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Find the Volume for Solids with Known Cross Sections for AP Calculus

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By — McGraw-Hill Professional
Updated on Oct 24, 2011

Practice problems for these concepts can be found at: Areas and Volumes Practice Problems for AP Calculus

If A(x) is the area of a cross section of a solid and A(x) is continuous on [a, b], then the volume of the solid from x = a to x = b is:

See Figure 12.4-1.

Solids with Known Cross Sections

Note: A cross section of a solid is perpendicular to the height of the solid.

Example 1

The base of a solid is the region enclosed by the ellipse . The cross sections are perpendicular to the x-axis and are isosceles right triangles whose hypotenuses are on the ellipse. Find the volume of the solid. See Figure 12.4-2.

Solids with Known Cross Sections

Step 1.   Find the area of a cross section A(x ).

Step 2.   Set up an integral.

Step 3.   Evaluate the integral.

    The volume of the solid is
    Verify your result with a graphing calculator.

Example 2

Find the volume of a pyramid whose base is a square with a side of 6 feet long, and a height of 10 feet. See Figure 12.4-3.

Step 1.   Find the area of a cross section A(x ). Note each cross section is a square of side 2s.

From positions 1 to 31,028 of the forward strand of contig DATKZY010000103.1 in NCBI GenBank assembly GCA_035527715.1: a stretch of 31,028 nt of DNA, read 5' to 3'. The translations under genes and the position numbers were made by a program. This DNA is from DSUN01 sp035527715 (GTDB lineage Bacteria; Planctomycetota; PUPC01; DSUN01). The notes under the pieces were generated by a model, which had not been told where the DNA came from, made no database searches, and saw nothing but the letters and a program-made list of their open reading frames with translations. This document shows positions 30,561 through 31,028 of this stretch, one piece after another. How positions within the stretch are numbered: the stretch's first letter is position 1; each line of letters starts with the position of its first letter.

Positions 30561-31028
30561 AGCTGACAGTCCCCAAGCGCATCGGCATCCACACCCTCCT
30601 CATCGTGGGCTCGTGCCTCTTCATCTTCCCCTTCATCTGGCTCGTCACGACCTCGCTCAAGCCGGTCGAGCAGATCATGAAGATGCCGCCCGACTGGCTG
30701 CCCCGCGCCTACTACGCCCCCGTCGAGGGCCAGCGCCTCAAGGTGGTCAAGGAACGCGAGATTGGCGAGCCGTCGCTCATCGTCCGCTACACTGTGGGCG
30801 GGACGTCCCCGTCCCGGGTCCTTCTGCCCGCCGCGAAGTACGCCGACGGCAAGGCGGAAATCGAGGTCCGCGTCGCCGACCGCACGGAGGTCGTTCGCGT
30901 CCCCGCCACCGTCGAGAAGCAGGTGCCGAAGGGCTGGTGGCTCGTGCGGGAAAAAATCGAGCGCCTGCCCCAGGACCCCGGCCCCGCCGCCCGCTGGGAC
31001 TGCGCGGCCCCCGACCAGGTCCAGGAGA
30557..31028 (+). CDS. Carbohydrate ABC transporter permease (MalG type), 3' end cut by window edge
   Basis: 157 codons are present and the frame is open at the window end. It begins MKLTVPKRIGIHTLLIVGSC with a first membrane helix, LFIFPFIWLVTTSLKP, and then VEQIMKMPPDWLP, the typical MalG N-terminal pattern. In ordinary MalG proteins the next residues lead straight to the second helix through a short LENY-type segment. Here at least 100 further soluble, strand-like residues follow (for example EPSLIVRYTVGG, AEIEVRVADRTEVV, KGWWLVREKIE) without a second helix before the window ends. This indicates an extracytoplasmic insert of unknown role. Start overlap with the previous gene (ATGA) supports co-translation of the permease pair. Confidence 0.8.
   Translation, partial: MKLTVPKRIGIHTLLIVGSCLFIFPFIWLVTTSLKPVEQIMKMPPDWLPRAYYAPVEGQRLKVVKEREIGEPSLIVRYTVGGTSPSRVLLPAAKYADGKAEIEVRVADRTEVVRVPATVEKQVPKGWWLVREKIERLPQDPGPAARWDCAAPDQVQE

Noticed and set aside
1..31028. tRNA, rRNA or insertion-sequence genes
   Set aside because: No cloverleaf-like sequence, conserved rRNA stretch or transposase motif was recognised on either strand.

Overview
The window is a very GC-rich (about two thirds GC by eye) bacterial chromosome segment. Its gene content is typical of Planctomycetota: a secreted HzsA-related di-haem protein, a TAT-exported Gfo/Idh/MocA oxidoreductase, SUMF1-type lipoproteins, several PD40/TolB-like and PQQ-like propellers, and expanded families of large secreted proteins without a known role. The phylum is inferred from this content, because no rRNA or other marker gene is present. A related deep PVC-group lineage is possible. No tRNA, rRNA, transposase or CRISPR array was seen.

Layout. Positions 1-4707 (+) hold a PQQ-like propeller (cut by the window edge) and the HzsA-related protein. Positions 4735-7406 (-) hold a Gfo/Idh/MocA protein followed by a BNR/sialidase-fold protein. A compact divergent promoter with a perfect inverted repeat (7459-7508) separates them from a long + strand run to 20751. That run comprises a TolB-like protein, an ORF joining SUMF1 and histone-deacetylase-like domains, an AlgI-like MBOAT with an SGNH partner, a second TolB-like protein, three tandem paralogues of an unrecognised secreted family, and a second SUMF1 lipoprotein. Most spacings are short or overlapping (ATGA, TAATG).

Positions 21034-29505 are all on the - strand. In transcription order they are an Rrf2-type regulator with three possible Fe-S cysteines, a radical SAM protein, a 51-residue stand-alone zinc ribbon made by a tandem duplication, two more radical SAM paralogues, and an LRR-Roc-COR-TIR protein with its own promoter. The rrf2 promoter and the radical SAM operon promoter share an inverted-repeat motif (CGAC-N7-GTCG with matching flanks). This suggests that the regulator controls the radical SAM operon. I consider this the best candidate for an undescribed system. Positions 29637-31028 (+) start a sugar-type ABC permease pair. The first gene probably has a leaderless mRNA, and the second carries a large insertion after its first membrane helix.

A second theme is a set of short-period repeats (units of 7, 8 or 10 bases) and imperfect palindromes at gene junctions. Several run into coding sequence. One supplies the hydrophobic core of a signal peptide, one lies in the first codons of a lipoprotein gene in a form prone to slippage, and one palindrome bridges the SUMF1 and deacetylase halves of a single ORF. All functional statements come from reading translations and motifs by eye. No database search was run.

Similar triangles:

Step 2.   Set up an integral.

Step 3. Evaluate the integral.

The volume of the pyramid is 120 ft3.

Example 3

The base of a solid is the region enclosed by a triangle whose vertices are (0, 0), (4, 0) and (0, 2). The cross sections are semicircles perpendicular to the x-axis. Using a calculator, find the volume of the solid. (See Figure 12.4-4.)

Solids with Known Cross Sections

Step 1.   Find the area of a cross section.

    Equation of the line passing through (0, 2) and (4, 0):

Step 2.   Set up an integral.

Step 3.   Evaluate the integral.

Thus the volume of the solid is 2.094.

Practice problems for these concepts can be found at: Areas and Volumes Practice Problems for AP Calculus

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